Years ago, when our first Great Dane was two years old, we learned of a Great Dane pup that needed rescuing. We never knew what the puppy's owners were struggling with, but we saw the need for a new home for the puppy when we went to their apartment and found the puppy chained to the handle of a kitchen cupboard, barely able reach its food and water.
The people were relieved to have us take that dog off their hands. We named her Scarlet.
That little puppy grew up to be the happiest, sweetest dog you could ever know. She clearly was connected to us in every great doggie way. But Scarlet had an even greater devotion to our other dog. Watching those two dogs play together was a great joy. Their emotional connection was deep and obvious.
Eventually, the inevitable happened, and our first Dane died at the age of 10. Scarlet, now 8, was so profoundly depressed that she couldn't function in any way. She stopped eating, drinking, sleeping, playing. The dog who lived to run wouldn't even walk. Desperate, we took her to the vet.
|My wife's sketch of Scarlet with her nose tucked under her paw|
After examining her for a few minutes, the vet said, “I hate to tell you this, but it appears that your dog is dying of grief.”
We asked, “Is there anything we can do?”
He said, “I can't promise it will save her, but I think your best hope is to get another dog as soon as possible.”
We immediately went dog shopping and brought home another puppy.
The effect on our depressed dog was slow, but she began to get better. She began drinking and eating. Eventually, she rediscovered play. She went on to live until the age of 13, the oldest Great Dane our vet had ever seen.
As all pet owners know, the emotional lives of animals are as real as the emotional lives of people. Yes, people might be more complicated, but our emotions are no more profound. When you watch dogs play, it is obvious that their joy is just as joyful as that of any human. And when you watch a dog dying of grief, you can't deny that it is their depression that's killing them. Animals under severe stress sometimes give up and die just like humans do.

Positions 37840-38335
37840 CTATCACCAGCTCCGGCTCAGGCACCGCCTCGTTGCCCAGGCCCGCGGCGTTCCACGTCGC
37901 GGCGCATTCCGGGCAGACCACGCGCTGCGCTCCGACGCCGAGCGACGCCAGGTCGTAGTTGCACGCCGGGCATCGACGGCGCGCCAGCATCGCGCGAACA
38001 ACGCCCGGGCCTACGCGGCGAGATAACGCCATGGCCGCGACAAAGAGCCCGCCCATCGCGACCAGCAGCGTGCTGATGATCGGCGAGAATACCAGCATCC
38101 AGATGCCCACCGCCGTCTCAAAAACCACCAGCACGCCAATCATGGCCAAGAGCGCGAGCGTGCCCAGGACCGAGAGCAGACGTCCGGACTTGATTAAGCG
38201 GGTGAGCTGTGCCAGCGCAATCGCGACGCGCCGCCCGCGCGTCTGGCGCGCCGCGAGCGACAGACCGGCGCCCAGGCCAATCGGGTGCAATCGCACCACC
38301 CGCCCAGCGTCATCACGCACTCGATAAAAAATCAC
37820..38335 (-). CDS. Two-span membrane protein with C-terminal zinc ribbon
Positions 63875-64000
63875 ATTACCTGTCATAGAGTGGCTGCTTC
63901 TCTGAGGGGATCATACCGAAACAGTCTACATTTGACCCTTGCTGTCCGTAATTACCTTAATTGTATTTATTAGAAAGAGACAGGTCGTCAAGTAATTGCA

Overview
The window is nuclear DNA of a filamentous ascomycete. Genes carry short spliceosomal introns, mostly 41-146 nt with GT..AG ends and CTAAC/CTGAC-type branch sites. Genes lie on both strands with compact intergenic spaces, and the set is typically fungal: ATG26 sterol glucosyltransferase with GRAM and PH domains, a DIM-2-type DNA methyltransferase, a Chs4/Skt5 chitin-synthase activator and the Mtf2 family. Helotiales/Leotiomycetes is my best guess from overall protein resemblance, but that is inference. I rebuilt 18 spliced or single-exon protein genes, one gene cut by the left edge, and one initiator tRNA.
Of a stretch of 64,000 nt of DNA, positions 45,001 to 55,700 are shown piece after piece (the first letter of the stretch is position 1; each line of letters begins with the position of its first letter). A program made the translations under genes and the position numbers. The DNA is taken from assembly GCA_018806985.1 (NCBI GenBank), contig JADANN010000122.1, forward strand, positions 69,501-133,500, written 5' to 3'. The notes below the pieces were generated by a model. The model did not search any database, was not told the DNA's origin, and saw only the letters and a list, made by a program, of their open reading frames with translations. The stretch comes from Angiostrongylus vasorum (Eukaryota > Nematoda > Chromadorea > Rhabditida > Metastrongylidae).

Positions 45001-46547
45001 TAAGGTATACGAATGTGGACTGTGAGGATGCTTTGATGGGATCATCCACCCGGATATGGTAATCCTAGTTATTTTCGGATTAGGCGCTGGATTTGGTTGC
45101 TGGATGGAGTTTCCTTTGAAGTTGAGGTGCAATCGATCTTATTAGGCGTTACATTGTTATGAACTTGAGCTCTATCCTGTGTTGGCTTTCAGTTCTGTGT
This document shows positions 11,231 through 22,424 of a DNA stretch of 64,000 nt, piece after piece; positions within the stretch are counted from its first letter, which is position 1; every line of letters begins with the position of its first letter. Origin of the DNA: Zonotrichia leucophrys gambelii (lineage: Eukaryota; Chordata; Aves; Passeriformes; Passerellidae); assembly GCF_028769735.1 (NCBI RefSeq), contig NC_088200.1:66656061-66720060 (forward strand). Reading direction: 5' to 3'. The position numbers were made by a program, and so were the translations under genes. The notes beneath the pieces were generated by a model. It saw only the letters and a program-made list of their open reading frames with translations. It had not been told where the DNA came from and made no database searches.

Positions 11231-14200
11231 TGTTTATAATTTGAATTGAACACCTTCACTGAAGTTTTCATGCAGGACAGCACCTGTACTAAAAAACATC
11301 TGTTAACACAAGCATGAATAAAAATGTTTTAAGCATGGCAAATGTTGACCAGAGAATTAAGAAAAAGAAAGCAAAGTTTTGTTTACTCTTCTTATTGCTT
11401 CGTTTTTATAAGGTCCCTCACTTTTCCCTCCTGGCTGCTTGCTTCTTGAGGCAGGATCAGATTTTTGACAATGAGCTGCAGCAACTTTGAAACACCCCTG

Scientists studying animals – and the general media that reports on them – made another small step forward into the obvious this week as Time Magazine did a story on Animal Grief. (Note that you have to be a subscriber to read the entire article.) The article reports on scientists who've studied how various species deal with the death of their own. They looked at elephants and apes and dolphins and crows and horses and, of course, dogs and cats, and they found significant and unmistakable signs of serious grief in the animal world. Many species even have complex rituals they enact when one of their own dies.
I've written about animal intelligence and emotion before:
This new article in Time Magazine prompts me to visit the subject again. Scientists are coming around. They've slowed down their knee-jerk impulse to label our observations of animal emotion and animal intelligence as anthropomorphizing, the unfounded attachment of human qualities to animals.
Some day, the experts will finally recognize what the rest of us have always known. Animals have lives that are nearly as rich and full of complex behaviors and social structures as the lives of people. (It seems that some of the time, some animals have richer and fuller lives than some people!)
|When a Dolphin baby dies, the mother shows profound and complex grief. She keeps lifting the dead baby to the surface for days, and other Dolphins join in a long-term mourning ritual, refusing to leave the dead baby.|
People are clever, and we are lucky enough to have opposable thumbs, which led to specialized brain development (imagine what dolphins might do with opposable thumbs!), but it's arrogant to think that our suffering when one of us dies is greater than the suffering animals endure when their loved ones die. If your grief is powerful enough to kill you, it's all powerful, regardless of what species you belong to.